No dangerous, explosive picric acid is found in any of the components of the Complete First Aid kit, says Phoenix-Lazerus, Inc.

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In recent incidents, the dangerous, explosive agent picric acid has been found in antique first aid kits such as those made by Johnson and Johnson and the Boy Scouts.

The Complete First Aid Kit

Consumers must be very careful about the first aid kit that they choose. Many kits cut the prices of their kits by using imported Chinese components that contain dangerous chemicals

A Lake County Sheriff's Office bomb squad had to be called to dispose of a gauze bandage in an old kit that contained picric acid, a highly explosive chemical compound.

“A woman reported the gauze was in an old first-aid kit at a Florida home,” sheriff's Sgt. Jim Vachon said. Picric-soaked gauze bandages once were commonly used and found in first-aid kits. However, they're extremely sensitive to heat and friction and can cause explosions.

Phoenix-Lazerus, Inc. maker of the best selling Complete First Aid kit wants to assure the public that no such dangerous chemical is found in their kits.“Our kits contain only safe USA made ANSI compliant components, says Stephan Krasner,” vice president of production. “One of the reasons our kit is the best selling kit on is because the quality of the components is matched by no other first aid kit.”

According to Karen Whitecotton, curator of collections at a well-known museum, found that five of the kits in her collection had picric acid soaked gauze. Why would this chemical be found in first aid kits.? Medical gauze used to be soaked in picric acid to treat, most commonly, burns (interesting tidbit- picric acid gauze was used in the treatment of burn victims from the infamous Hindenburg disaster).

This is not the only incident of dangerous picric acid soaked gauze found in first aid kits. Another kit was found in a Boy Scout kit in Colorado Springs. The owner of the kit was concerned that kit may contain a small amount of picric acid and brought the kit to Fire Station 5 in Colorado Springs for disposal. The Hazmat and explosives team had to be called and remotely removed the hazard to a safe location and destroyed it, officials said.

The same chemical was found in a historic doctor's bag last month in a warehouse in the Lowry area of Denver belonging to the Colorado Historical Society, said society spokeswoman Rebecca Laurie. It too was picric acid, so the Denver bomb squad and a fire hazmat teams were called in to remove the acid.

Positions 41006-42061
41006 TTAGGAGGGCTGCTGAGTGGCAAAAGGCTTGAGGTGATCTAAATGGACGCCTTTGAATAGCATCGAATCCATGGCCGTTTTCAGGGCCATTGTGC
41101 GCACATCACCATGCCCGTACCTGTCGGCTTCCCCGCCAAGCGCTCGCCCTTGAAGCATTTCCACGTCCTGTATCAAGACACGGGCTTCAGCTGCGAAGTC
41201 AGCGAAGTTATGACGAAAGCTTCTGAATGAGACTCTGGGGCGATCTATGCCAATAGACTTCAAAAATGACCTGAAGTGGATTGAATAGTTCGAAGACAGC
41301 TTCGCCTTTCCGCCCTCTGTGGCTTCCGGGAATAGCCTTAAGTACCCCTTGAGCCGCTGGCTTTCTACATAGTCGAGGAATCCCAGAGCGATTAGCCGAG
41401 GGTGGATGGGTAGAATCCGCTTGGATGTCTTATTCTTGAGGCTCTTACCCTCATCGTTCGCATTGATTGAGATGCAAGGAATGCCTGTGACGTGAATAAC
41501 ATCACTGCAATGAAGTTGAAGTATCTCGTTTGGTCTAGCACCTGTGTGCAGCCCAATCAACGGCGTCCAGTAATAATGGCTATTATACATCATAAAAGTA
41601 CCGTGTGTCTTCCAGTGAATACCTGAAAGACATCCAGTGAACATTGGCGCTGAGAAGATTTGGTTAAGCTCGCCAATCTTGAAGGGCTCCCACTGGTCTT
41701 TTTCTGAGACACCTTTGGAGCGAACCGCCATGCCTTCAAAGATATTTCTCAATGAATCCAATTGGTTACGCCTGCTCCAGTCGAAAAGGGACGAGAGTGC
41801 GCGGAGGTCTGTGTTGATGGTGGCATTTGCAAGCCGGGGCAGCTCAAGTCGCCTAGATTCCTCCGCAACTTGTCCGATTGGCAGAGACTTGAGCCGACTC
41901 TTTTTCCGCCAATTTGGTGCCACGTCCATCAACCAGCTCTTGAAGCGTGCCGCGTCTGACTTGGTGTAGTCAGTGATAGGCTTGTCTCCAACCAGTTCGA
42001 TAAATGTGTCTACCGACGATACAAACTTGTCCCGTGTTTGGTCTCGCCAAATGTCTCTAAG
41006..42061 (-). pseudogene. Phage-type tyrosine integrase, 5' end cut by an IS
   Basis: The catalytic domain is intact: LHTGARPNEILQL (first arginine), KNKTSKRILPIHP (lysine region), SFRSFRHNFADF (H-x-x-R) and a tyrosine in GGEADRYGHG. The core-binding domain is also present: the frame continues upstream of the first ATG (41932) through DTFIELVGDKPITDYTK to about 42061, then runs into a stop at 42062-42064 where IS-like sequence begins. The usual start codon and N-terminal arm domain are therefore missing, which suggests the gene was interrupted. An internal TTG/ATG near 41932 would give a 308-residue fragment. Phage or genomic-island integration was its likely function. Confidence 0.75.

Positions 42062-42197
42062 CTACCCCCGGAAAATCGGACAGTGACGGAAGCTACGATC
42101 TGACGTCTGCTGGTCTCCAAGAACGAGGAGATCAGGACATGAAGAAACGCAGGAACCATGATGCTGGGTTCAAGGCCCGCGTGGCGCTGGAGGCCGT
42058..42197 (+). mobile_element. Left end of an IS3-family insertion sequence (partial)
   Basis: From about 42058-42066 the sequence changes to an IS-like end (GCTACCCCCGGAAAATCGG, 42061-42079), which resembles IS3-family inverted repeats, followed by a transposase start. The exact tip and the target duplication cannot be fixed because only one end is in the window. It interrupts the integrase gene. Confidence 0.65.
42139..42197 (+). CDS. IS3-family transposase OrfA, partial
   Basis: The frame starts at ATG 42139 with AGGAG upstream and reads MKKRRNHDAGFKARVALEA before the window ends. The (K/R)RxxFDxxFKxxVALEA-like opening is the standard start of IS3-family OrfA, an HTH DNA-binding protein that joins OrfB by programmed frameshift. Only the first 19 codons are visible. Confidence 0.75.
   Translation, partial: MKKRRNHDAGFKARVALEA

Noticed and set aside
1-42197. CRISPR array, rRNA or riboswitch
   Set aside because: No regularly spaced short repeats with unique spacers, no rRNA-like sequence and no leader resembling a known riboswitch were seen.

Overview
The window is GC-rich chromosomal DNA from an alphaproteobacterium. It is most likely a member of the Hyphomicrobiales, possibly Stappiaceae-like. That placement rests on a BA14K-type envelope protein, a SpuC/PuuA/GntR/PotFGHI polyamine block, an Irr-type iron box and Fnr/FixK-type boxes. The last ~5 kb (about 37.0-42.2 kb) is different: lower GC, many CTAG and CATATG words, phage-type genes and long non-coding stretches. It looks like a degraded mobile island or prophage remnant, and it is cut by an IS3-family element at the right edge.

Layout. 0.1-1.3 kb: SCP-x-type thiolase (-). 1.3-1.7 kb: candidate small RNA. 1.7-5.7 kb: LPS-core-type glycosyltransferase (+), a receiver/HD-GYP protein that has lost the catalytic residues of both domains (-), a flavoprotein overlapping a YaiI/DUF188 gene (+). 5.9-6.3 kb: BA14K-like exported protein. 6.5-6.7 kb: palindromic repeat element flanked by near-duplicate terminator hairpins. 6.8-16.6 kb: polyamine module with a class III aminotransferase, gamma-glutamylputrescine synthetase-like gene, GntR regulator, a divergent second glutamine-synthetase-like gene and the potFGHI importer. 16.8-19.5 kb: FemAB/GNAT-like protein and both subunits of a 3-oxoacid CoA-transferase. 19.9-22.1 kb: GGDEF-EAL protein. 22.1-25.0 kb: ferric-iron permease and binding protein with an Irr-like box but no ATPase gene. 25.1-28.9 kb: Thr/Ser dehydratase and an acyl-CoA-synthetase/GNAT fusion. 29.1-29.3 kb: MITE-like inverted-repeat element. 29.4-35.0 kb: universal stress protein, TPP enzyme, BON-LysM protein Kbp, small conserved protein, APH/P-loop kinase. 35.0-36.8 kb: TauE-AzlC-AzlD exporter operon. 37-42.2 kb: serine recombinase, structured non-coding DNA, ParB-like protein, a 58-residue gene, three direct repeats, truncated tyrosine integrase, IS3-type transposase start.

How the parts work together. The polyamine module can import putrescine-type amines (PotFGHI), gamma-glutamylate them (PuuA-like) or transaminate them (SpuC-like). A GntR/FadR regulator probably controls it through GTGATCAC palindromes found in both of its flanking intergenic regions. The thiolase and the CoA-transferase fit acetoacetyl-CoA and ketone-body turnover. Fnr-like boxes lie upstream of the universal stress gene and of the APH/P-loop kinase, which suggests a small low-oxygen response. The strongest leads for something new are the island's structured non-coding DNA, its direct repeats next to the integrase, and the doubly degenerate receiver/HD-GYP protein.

“The lesson to be learned from these incidents is that consumers must be very careful about the first aid kit that they choose. Many kits cut the prices of their kits by using imported Chinese components,” says Dr. Henry Rankow, Professor of Dentistry at Temple University, School of Dentistry. Much has been written about the presence of dangerous toxic chemicals in these imports. Consumers must choose a product not exclusively on the price but on quality and value.

The Complete First Aid kit, also available on, provides the best quality and value of all first aid kits. It contains the Save-A-Tooth® system that stores and preserves knocked out teeth for 24 hours. Over 90% of knocked out teeth can be reimplanted and saved for life if the Save-A-Tooth system is used within the first sixty minutes of the accident. It has the widest variety of components and only contains high quality components made in the USA, components that are safe and really work.

About the Company:

Phoenix-Lazerus, Inc. manufactures and distributes the Save-A-Tooth® system and the Complete First Aid kit. It has been in business since 2001 and is dedicated to producing products completely made in the USA with 100% USA-made parts. It is also the tooth transportation system in the Store-A-Tooth system, the leading transporter and cryogenic storage system for dental stem cells.

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Stephan Krasner
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